To know that you are drinking enough water regularly, the colour of your urine should be a clear, light yellow.
Plain water is the best option to stay hydrated – it is free of calories, additives and sugar.
You will need more fluids if you exercise a lot, work outside or if the weather is hot.
Reducing anxiety and stress will help to improve immune health.
In the long run, stress increases inflammation and messes with your hormonal balance and immune cell function.
Long-term stress is especially taxing on children, weakening their immune response.
Activities that are often recommended to help people manage stress include exercise, journaling, drawing or painting, meditation, outdoor walks and other mindfulness practices.
If you feel a need to express how you feel to someone, then seeing a certified counsellor or therapist can help.
Two things to note about supplements: the first is that they are not a replacement for a well-rounded diet, and the second is that they don’t guarantee that you will be free from getting sick.
Some studies however, have found that supplements may fight off viral infections, or at least give your immune system a helping hand in staying strong.
If you would like to take supplements, choose wisely.
Here are some vitamins and minerals to consider taking that may help improve your immunity:
- Vitamin E
This vitamin is a powerful antioxidant that helps the body fight off infection, and is found in foods like nuts, seeds and spinach.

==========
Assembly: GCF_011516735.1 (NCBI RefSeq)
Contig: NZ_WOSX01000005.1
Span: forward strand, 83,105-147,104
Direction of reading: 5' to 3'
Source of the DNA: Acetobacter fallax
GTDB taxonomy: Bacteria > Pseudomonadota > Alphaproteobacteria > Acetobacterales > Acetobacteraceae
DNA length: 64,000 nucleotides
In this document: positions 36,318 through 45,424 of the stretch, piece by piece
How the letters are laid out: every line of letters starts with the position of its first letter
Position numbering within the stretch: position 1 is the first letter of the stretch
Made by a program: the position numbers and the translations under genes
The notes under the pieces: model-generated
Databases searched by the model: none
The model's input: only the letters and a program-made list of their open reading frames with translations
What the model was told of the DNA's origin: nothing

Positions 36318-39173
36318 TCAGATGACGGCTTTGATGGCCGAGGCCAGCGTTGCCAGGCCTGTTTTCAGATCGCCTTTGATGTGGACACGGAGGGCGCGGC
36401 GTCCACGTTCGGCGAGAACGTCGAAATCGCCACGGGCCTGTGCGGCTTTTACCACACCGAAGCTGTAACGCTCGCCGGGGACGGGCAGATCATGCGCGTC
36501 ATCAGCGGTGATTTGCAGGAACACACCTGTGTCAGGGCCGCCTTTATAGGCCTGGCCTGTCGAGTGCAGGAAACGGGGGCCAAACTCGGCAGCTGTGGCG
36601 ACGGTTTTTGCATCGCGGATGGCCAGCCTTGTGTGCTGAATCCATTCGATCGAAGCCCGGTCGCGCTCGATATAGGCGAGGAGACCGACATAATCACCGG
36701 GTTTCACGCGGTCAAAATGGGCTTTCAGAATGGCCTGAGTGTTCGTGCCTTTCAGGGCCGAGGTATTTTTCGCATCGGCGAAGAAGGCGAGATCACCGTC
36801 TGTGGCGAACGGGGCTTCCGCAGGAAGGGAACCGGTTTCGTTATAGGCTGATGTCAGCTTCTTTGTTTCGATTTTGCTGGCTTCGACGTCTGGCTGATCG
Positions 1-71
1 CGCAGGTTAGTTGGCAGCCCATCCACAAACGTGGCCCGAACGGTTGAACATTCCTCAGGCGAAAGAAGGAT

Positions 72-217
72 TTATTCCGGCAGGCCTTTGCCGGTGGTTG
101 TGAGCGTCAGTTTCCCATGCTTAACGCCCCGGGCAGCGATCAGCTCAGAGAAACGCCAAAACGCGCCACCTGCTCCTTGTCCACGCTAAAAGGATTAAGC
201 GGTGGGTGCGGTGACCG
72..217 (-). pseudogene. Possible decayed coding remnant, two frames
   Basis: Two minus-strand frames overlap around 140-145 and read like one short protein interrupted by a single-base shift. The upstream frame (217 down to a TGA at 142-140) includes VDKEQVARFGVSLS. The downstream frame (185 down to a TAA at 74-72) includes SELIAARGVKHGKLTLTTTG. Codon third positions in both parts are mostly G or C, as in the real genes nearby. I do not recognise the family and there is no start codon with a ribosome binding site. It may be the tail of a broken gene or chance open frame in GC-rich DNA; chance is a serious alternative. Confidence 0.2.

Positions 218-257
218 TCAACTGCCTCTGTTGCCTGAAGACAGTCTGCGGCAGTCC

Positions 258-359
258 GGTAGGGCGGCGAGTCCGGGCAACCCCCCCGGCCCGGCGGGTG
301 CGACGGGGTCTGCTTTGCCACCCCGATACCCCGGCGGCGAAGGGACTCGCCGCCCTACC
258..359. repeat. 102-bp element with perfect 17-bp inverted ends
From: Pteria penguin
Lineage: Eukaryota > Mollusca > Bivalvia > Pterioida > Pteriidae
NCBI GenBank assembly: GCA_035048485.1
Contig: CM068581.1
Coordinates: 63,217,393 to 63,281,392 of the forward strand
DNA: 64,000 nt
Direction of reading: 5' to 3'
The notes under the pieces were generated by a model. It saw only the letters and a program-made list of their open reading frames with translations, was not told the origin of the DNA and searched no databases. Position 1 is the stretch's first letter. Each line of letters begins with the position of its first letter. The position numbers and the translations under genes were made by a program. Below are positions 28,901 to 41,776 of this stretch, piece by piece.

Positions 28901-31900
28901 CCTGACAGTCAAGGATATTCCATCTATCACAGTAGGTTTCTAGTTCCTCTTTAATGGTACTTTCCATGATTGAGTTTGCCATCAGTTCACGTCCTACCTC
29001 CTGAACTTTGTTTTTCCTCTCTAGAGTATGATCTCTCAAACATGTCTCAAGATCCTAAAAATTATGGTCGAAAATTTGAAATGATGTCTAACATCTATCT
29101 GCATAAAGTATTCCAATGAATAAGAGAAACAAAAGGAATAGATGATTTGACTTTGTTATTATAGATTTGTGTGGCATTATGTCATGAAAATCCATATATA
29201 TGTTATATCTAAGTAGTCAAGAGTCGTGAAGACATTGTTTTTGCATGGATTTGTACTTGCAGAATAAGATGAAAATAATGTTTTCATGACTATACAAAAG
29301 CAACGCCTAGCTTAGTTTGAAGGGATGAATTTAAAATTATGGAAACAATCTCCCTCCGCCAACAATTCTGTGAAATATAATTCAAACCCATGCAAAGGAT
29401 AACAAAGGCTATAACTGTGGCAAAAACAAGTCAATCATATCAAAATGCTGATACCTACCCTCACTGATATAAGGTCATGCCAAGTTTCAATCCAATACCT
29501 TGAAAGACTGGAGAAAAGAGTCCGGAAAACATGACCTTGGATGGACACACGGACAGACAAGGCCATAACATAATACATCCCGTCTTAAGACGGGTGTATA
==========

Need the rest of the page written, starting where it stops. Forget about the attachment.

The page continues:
A peer review of 575 people with the common cold, who took more than 75 mg of zinc per day, reduced the duration of their cold by one-third, compared to those who didn’t take the supplement.
- Vitamin D
A deficiency in this vitamin may increase your chances of getting sick, so supplementing may counteract this effect.
- Vitamin B6
This vitamin is vital to supporting biochemical reactions in the immune system.
Vitamin B6-rich foods include chicken, cold water fish such as salmon and tuna, green vegetables and chickpeas.
The bottom line is that improving your lifestyle and making better dietary choices can help strengthen your immune system to fight off harmful pathogens and keep you healthy and well.
Datuk Dr Nor Ashikin Mokhtar is a consultant obstetrician and gynaecologist, and a functional medicine practitioner. For further information, email firstname.lastname@example.org. The information provided is for educational and communication purposes only and it should not be construed as personal medical advice. Information published in this article is not intended to replace, supplant or augment a consultation with a health professional regarding the reader’s own medical care. The Star does not give any warranty on accuracy, completeness, functionality, usefulness or other assurances as to the content appearing in this column. The Star disclaims all responsibility for any losses, damage to property or personal injury suffered directly or indirectly from reliance on such information.
Did you find this article insightful?
98% readers found this article insightful